- A Brief Introduction to the Movement
- To Stay or To Go?: The National Emigration Convention of 1854
- The 1853 Manual Labor College Initiative
- Bishop Henry McNeal Turner
- Mobility, Migration, and the 1855 Philadelphia National Convention
- Henry Highland Garnet's "Address"
- What Did They Eat? Where Did They Stay?
- Black Wealth and the 1843 Convention
- Black Women's Economic Power
- The First National Convention
- The "Conventions" of the Conventions: Political Rituals
- A National Press? The 1847 National Convention and the North Star
- Equality Before the Law: California Black Convention Activism, 1855-65
- Conflict on the Ohio: The 1858 Convention in Cincinnati
- Conventions by City
- National Conventions
- Women Delegates
- Women in the Conventions
- Convention Hosts by Denomination
- Conventions by Level
- Clusters of Conventions
- Colored Conventions in Canada
- Women in the Conventions | March 8, 2017
- Douglass Day
- About Us
- Contact Us
Scripto | Transcribe Page
Proceedings of the Connecticut State Convention of Coloured Men, Held at New Haven, On the September 12th and 13th, 1849.
« previous page | next page »
This page has been marked complete.
- Type what you see in the pdf, even if it's misspelled or incorrect.
- Leave a blank line before each new paragraph.
- Type page numbers if they appear.
- Put unclear words in brackets, with a question mark, like: [[Pittsburg?]]
- Click "Save transcription" frequently!
- Include hyphens splitting words at the end of a line. Type the full word without the hyphen. If a hyphen appears at the end of a page, type the full word on the second page.
- Include indents, tabs, or extra spaces.
Current Saved Transcription [history]
Beman also served, during the early 1830's as agent of Garrison's Liberator. He was also present at the initial meeting of the Middletown Anti-Slavery Society in February 1834, being elected one of its managers. When the American and Foreign Anti-Slavery Society held its organizing meeting in May 1840, Beman was one of eight black delegates who participated in its proceedings. He played an influential role in the temperance movement among his people, and with the establishment of the Free Soil Party in 1848, Beman became a leading spokesman for the group within the New England black community.
2. William Wolcott Ellsworth (1791-1868) was a noted Connecticut lawyer, congressman, governor, and son of Oliver Ellsworth, second chief justice of the United States. Although a conservative in political predilections, Ellsworth supported many unpopular causes.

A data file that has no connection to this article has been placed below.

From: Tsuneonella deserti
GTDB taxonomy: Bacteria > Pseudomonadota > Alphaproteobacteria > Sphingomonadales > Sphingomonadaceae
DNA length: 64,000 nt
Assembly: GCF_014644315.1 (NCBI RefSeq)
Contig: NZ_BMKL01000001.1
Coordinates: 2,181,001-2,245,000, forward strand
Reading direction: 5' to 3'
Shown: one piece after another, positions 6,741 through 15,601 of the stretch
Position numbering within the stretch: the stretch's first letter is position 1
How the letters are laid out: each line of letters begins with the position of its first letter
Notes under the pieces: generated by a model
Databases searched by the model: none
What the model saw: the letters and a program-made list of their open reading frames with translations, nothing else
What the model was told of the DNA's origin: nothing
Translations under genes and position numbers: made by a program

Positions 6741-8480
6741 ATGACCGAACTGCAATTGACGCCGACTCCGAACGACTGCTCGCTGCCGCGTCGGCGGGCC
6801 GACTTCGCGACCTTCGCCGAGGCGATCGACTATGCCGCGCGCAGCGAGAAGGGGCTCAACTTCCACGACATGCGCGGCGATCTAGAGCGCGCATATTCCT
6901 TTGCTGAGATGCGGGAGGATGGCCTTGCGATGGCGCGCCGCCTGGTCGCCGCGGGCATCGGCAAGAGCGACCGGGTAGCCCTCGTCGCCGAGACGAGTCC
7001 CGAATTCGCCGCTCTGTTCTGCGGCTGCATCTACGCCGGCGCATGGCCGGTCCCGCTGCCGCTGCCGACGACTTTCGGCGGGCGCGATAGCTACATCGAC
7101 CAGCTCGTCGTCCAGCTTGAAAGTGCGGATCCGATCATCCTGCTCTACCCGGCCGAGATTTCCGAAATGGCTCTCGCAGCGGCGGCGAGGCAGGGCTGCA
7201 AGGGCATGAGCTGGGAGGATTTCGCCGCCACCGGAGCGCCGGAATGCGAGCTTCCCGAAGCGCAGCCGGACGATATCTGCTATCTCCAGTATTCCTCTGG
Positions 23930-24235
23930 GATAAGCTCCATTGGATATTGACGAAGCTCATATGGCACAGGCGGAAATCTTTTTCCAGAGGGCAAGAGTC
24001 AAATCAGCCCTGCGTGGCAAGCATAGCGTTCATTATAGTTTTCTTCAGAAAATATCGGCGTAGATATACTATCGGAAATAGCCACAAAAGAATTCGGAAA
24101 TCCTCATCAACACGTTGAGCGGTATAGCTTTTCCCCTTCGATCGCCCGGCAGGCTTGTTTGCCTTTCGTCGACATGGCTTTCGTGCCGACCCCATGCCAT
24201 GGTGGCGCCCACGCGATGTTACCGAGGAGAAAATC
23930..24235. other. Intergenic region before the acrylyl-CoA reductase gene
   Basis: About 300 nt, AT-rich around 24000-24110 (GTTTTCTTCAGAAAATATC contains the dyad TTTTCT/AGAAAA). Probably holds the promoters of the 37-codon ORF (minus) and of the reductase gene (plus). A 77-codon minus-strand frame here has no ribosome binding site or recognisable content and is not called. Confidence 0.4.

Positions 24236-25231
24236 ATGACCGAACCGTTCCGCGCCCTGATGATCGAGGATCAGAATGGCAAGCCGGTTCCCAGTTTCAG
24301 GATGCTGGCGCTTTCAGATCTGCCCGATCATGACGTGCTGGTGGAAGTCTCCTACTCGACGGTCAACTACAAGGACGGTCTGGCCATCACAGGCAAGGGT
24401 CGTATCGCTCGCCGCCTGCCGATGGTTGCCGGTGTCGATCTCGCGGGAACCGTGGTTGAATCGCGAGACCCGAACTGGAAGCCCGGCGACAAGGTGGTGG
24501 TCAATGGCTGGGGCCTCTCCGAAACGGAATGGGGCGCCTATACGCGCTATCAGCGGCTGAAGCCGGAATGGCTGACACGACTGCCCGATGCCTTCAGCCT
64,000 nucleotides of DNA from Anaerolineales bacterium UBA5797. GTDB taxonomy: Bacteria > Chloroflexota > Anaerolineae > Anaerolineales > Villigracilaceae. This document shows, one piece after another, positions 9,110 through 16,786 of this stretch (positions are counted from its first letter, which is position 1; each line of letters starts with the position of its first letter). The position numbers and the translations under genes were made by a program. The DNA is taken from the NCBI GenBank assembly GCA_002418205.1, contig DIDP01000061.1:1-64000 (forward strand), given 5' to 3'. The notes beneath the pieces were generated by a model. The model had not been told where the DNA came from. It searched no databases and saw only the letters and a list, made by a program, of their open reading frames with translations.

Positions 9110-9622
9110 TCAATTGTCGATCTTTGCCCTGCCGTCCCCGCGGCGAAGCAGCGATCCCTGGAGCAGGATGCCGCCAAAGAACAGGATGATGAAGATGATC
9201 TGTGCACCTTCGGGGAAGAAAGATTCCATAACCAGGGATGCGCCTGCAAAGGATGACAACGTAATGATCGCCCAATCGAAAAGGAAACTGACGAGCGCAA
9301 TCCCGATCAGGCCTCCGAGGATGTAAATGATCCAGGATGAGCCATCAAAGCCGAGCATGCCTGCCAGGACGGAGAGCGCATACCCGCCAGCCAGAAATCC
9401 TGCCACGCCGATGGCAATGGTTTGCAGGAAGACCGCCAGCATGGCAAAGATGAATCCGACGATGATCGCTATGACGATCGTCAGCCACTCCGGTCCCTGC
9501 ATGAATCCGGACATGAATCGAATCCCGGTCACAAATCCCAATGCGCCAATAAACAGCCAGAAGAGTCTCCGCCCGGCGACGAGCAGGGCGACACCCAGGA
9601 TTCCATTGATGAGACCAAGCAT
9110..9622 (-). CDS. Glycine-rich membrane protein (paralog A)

3. The reference undoubtedly is to Prudance Crandall (1803-1889), a teacher and reformer of Quaker descent. In 1831, she opened a school for girls at Canterbury, Connecticut. When a black child by the name of Sarah Harris applied, Miss Crandall admitted her, and immediate protests followed. Miss Crandall then decided to keep a school for Negro girls only. This latter step, however, provoked an outpouring of attack. Miss Crandall was harassed incessantly by the townspeople, who on one occasion attacked her home, filled the school's drinking water with refuse, and even threatened personal violence upon her. He opponents also successfully secured the passage of a law making it illegal, without the consent of the selectmen of the town, to instruct blacks who were not inhabitants of the state. Under this law she was arrested and imprisoned.
Her case provoked nationwide attention. Miss Crandall received significant support in her fight by some of the leading lawyers and antislavery agitators of the time, but after a long grueling fight that lasted sixteen months, she closed the school and left the state.
4. The reference is to John Milton (1608-1674), the famous English poet, whose Paradise Lost, which appeared in twelve books in 1667, is considered the greatest epic poem of the English language.
5. Johannes Kepler (1571-1630), noted German astronomer, formulated a series of laws, relating to the orbit and rotation of the planets.
6. Jonathan Edwards (1703-1758), American theologian and metaphysician, wrote many brilliant treatises relating to predestination and original sin and figured prominently in the religious revival known as the Great Awakening. His son, Jonathan Edwards the younger (1745-1801), also gained celebrity as a great theologian.
7. Theodore Dwight (1764-1846) and his brother Timothy Dwight (1752-1817) were grandsons of Jonathan Edwards. The former was a noted American author. The latter was a well-known American clergyman, author, and educator who became president of Yale University in 1795. A strong believer in theocracy and federalism, he vigorously opposed the rising Republicanism of Connecticut and the nation.
You don't have permission to discuss this page.